Algae growth.Algae will also grow quickly. Although you may also be adding algaecides to the pool water, keeping an adequate chlorine level helps prevent algae from gaining a foothold in your pool. Some algae types like mustard algae or black algae are difficult to remove once they have established a presence in your pool water.
Cloudy, murky, or milky water.With little to no chlorine in the pool water, contaminates that would normally be oxidized by chlorine instead build up in the pool water. The result is the water loses its clarity and sparkle.
More expense and maintenance.You will end up shocking the pool at least once, sometimes twice to rid the pool of combined chlorine. Shock is expensive and time consuming, plus the high levels of chlorine in the pool water from shocking prevent swimmers from safely entering the water, and high chlorine levels can degrade vinyl-lined pool walls over time. So, you want to minimize shocking whenever possible. Keeping your chlorine level in the ideal range is a key way to avoid these unneeded shock treatments.
How to raise your swimming pool chlorine
You first need to test your existing pool chlorine level to determine if you just need a slight adjustment or if you need to shock the pool in cases where you have combined chlorine in the water.
Do you already have a chlorinator, chlorine feeder, or chlorine floater? If so, you will be adding your chlorine to this device. If you typically add chlorine directly into your skimmer, stop doing this (unless you are using chlorine specifically designed for this). Adding regular chlorine pool products to your skimmer causes the chlorine in the water travelling to your pool equipment to drastically rise and reduce your pH level, making the water passing through the pool equipment corrosive. This will damage your pool equipment over time, causing corrosion and introducing unwanted metals like copper into your pool.
There are several variations of chlorine you can add to your pool:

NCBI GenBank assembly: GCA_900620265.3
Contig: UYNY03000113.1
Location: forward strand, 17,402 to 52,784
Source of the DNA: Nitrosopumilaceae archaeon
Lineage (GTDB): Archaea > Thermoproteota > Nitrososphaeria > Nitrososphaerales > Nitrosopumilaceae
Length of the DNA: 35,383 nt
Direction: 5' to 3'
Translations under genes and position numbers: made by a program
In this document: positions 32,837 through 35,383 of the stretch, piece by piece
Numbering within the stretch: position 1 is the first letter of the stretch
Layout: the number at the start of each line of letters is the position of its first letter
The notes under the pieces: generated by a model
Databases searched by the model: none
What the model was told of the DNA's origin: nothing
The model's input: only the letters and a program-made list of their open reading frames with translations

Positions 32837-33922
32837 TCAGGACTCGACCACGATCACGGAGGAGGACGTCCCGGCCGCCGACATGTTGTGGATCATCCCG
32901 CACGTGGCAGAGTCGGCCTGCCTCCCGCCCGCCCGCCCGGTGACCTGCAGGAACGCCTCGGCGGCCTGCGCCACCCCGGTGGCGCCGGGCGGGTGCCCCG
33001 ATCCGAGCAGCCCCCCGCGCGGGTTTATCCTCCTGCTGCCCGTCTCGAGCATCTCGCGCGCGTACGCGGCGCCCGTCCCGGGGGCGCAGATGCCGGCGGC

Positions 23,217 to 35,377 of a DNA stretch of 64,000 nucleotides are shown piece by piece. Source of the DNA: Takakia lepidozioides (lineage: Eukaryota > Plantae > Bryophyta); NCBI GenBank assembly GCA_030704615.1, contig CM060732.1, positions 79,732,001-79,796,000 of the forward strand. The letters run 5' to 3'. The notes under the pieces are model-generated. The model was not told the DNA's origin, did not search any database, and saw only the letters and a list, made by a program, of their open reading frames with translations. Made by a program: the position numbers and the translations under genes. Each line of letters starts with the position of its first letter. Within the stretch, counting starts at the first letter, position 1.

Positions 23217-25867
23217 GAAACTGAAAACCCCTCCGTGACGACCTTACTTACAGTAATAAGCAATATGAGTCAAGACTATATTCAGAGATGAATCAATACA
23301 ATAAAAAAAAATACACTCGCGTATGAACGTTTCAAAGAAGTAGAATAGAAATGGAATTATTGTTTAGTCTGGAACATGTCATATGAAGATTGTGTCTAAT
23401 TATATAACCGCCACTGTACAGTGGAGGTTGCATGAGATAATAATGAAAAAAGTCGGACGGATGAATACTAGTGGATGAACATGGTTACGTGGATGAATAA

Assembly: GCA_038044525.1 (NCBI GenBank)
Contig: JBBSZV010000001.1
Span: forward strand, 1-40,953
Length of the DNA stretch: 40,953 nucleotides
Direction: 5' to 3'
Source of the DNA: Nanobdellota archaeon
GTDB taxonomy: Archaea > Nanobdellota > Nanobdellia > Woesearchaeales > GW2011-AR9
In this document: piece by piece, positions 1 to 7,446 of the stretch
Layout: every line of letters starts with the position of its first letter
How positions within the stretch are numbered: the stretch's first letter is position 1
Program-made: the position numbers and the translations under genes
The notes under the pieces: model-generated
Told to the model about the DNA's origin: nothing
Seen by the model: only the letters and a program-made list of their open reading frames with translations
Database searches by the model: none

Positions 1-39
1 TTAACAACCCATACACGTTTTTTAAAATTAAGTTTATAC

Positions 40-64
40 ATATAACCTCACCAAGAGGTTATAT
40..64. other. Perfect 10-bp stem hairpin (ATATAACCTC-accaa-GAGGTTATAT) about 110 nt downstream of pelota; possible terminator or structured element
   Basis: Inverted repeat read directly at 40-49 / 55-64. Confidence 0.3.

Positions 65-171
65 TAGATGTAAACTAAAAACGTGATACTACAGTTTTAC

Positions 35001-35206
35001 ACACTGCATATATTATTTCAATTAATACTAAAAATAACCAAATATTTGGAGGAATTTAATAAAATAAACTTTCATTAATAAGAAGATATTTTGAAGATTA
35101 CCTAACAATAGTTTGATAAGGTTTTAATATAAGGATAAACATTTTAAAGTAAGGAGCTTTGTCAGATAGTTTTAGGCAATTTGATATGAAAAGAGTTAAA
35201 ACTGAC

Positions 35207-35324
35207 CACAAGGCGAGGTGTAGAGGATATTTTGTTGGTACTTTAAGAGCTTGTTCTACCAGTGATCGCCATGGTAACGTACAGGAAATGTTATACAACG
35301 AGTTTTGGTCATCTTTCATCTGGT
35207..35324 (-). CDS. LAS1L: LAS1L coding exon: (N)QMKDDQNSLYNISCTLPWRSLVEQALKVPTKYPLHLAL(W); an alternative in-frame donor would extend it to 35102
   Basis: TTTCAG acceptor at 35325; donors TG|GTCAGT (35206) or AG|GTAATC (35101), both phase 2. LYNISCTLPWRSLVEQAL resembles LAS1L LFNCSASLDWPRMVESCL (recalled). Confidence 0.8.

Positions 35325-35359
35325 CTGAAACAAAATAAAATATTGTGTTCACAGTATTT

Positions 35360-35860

Raising Chlorine with Trichlor tablets, sticks, or granules
Trichlor, or Trichloroisocyanuric Acid, is the most popular chlorine additive for pool owners.
Some of it’s advantages:
Dissolves slowly in contact with water, making this idea for chlorinators, feeders, and floaters.
Available in a variety of forms; tablets or pucks, sticks, and granules.
Low cost compared to other forms of stabilized chlorine.
A few disadvantages of using trichlor:
Very concentrated. It can burn skin and mucous membranes with minimal exposure. Stand upwind and avoid breathing in fumes when working with trichlor.
Highly acidic, having a pH of about 2.8 – 3.5. This puts pressure on your pool pH, and can lower your total alkalinity.
Low alkalinity can cause corrosive damage to the pool walls and equipment, so additional testing is needed.
Raises the cyanuric acid of your pool water over time.
Raising Chlorine with Dichlor granules
Dichlor, or Sodium Dichloroisocyanurate, is also popular, but is used more for above-ground pools and spas.
Some advantages of dichlor:
Fast dissolving. Great for times when a quick dose of chlorine is needed prior to using the pool.
Only a slight affect on pH, which is about 6.7, and is also good for spas where pH is notoriously hard to control.
Does not have any effect on total alkalinity.
A few disadvantages of using dichlor: